Mention holly during the month of December and we all think of cut holly branches adorning homes during Christmas season. But our native holly, called winterberry or Ilex verticillata, is just as ornamental outdoors in our early winter landscapes because of its colorful and abundant fruit (Photo 1).
Winterberry is native throughout the eastern United State (Photo 2) and in Minnesota it is usually found growing in forested wetlands in the eastern half of the state along with larch, willows, and speckled alder. You may also see it growing along lakeshores and ponds or in acidic sandy soils with high water tables.
USDA Natural Resources Conservation Service Plants Database
Photo 2: Native range of Ilex verticillata
Winterberry cultivars range in size from 4-10 feet in the landscape. Small, inconspicuous flowers are produced from mid-June to early July. Winterberry's dark green foliage provides a beautiful backdrop to the brightly colored fruit that become showy in September. After leaves drop, the fruit will continue to light up a winter garden until birds find and eat it.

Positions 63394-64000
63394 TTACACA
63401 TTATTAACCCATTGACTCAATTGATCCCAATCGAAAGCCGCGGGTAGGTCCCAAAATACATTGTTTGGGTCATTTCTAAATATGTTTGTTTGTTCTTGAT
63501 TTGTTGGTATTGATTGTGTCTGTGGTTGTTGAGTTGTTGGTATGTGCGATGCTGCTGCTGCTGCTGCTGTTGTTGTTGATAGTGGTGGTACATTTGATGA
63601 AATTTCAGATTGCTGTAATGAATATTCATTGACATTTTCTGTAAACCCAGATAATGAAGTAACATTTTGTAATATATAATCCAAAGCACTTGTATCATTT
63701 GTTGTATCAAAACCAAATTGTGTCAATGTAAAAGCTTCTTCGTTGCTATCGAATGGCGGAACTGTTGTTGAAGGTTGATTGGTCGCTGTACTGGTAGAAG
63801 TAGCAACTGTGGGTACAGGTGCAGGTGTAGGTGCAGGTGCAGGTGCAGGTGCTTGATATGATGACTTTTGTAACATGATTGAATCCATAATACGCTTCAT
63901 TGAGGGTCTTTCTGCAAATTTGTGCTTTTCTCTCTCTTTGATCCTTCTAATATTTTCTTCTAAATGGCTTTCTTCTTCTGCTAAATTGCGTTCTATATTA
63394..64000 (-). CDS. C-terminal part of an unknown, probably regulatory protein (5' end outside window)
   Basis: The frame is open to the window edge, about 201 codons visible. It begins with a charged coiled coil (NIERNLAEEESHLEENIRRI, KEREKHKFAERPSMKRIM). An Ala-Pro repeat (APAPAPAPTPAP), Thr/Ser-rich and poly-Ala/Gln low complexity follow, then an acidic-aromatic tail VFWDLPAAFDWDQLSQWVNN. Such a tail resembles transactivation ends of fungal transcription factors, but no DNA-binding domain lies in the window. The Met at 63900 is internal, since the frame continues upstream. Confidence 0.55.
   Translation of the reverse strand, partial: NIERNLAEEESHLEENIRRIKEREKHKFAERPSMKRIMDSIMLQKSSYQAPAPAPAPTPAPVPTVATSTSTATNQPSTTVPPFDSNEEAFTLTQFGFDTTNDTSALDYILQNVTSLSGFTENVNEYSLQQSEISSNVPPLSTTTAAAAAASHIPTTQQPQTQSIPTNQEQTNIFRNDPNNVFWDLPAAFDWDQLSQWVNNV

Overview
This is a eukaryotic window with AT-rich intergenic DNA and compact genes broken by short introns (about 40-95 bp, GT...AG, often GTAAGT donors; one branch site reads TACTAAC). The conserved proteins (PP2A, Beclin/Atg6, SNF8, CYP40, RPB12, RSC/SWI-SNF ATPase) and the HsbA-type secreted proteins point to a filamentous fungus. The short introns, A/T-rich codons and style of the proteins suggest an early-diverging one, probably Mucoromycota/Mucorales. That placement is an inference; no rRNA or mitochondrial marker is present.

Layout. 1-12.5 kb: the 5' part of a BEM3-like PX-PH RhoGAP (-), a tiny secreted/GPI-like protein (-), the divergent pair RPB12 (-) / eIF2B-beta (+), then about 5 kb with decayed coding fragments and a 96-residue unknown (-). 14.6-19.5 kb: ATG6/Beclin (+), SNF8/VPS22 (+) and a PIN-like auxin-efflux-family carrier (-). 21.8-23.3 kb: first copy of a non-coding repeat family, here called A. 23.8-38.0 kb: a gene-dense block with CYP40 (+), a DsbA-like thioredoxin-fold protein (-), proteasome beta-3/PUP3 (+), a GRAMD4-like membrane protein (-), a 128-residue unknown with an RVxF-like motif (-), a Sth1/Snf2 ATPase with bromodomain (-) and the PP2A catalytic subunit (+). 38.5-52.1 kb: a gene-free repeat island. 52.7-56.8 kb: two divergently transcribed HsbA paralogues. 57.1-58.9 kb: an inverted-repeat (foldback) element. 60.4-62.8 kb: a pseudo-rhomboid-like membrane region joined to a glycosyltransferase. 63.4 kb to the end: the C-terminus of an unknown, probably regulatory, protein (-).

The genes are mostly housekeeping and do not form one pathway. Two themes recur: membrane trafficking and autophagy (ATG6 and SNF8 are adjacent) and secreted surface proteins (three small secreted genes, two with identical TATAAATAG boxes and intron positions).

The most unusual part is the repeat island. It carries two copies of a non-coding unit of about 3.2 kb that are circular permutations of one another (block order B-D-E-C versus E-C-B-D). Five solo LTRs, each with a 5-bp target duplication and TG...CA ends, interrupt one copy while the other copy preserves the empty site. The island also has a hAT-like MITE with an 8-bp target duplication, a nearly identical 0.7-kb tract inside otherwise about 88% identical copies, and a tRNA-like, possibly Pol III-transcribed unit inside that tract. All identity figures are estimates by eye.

Winterberry is an easy plant to grow in light or heavy soils. Because it is native to swampy areas, it does well in wet conditions. It does prefer acidic soils with a pH between 4.5 and 6.5; chlorosis will develop in high pH soils. The other important fact to remember is that winterberry is dioecious, meaning male and female flowers are produced on separate plants. Besides planting a female cultivar that will produce the showy fruit, you must also plant a male plant whose pollen will be produced at the appropriate time to pollinate the flowers on your female cultivar that will later develop into the fruit. Two male cultivars are available at garden centers: the early blooming 'Jim Dandy' and the later blooming 'Southern Gentleman'. Plant labels and garden center staff can help you select the appropriate male cultivar for your fruiting female cultivar.